Posted on: 15 February 2016
Walk into any city centre coffee shop and you’ll find a host of people working on laptops, tablets and smartphones. This is the simplest form of co-working: the idea of individuals or groups from different businesses working together in the same area.
Co-working spaces (or hubs) take this concept further, creating an entire workplace community for individuals and small businesses to work in, with emphasis on encouraging the sharing of ideas, knowledge and experience.
Sara Turnbull is the founder of the Bootstrap Company – a social enterprise which supports small businesses and young entrepreneurs in London - and co-chairs The London Open Workplace Providers Group, “Broadly, co-working is all about what kind of a place you want to work in. It’s really down to whether you simply want a place or desk to work from or if you are looking for support, training or access to shared services.”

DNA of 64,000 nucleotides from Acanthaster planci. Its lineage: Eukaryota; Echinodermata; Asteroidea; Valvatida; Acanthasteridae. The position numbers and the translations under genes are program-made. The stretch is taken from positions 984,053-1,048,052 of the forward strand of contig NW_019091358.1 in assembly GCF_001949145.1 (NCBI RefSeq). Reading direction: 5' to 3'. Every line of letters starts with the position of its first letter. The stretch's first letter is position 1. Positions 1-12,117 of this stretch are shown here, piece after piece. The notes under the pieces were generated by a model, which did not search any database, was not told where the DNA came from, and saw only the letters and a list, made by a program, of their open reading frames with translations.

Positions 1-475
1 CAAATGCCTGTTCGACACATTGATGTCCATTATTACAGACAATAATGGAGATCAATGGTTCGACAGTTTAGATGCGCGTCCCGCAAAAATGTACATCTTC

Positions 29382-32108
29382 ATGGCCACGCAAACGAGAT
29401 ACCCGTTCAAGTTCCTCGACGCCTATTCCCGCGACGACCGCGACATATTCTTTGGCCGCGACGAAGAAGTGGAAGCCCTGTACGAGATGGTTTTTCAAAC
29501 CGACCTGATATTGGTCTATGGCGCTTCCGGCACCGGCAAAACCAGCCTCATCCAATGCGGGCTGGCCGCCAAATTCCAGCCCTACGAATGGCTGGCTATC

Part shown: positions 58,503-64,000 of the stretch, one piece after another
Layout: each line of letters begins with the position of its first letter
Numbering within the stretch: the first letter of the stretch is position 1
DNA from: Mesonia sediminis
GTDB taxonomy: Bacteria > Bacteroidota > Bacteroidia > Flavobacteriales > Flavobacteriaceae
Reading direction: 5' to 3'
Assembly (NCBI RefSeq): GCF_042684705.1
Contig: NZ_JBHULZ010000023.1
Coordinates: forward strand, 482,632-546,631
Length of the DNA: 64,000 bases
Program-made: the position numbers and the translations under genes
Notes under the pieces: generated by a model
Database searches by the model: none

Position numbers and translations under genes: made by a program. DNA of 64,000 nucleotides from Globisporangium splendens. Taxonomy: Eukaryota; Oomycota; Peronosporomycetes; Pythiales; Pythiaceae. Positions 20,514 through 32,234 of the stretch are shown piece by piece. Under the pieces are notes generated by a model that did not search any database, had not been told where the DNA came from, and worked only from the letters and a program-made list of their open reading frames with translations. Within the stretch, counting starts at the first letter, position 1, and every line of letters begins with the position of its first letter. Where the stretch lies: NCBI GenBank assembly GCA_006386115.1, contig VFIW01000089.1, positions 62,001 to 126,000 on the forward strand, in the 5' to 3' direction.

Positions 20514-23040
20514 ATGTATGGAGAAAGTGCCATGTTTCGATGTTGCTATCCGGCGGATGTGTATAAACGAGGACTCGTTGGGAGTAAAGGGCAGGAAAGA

The beauty of co-working is that each space is unique and will have an appeal which attracts a certain demographic. At the end of 2014, there were nearly 6000 co-working space available around the world with around 300,000 people using them.1
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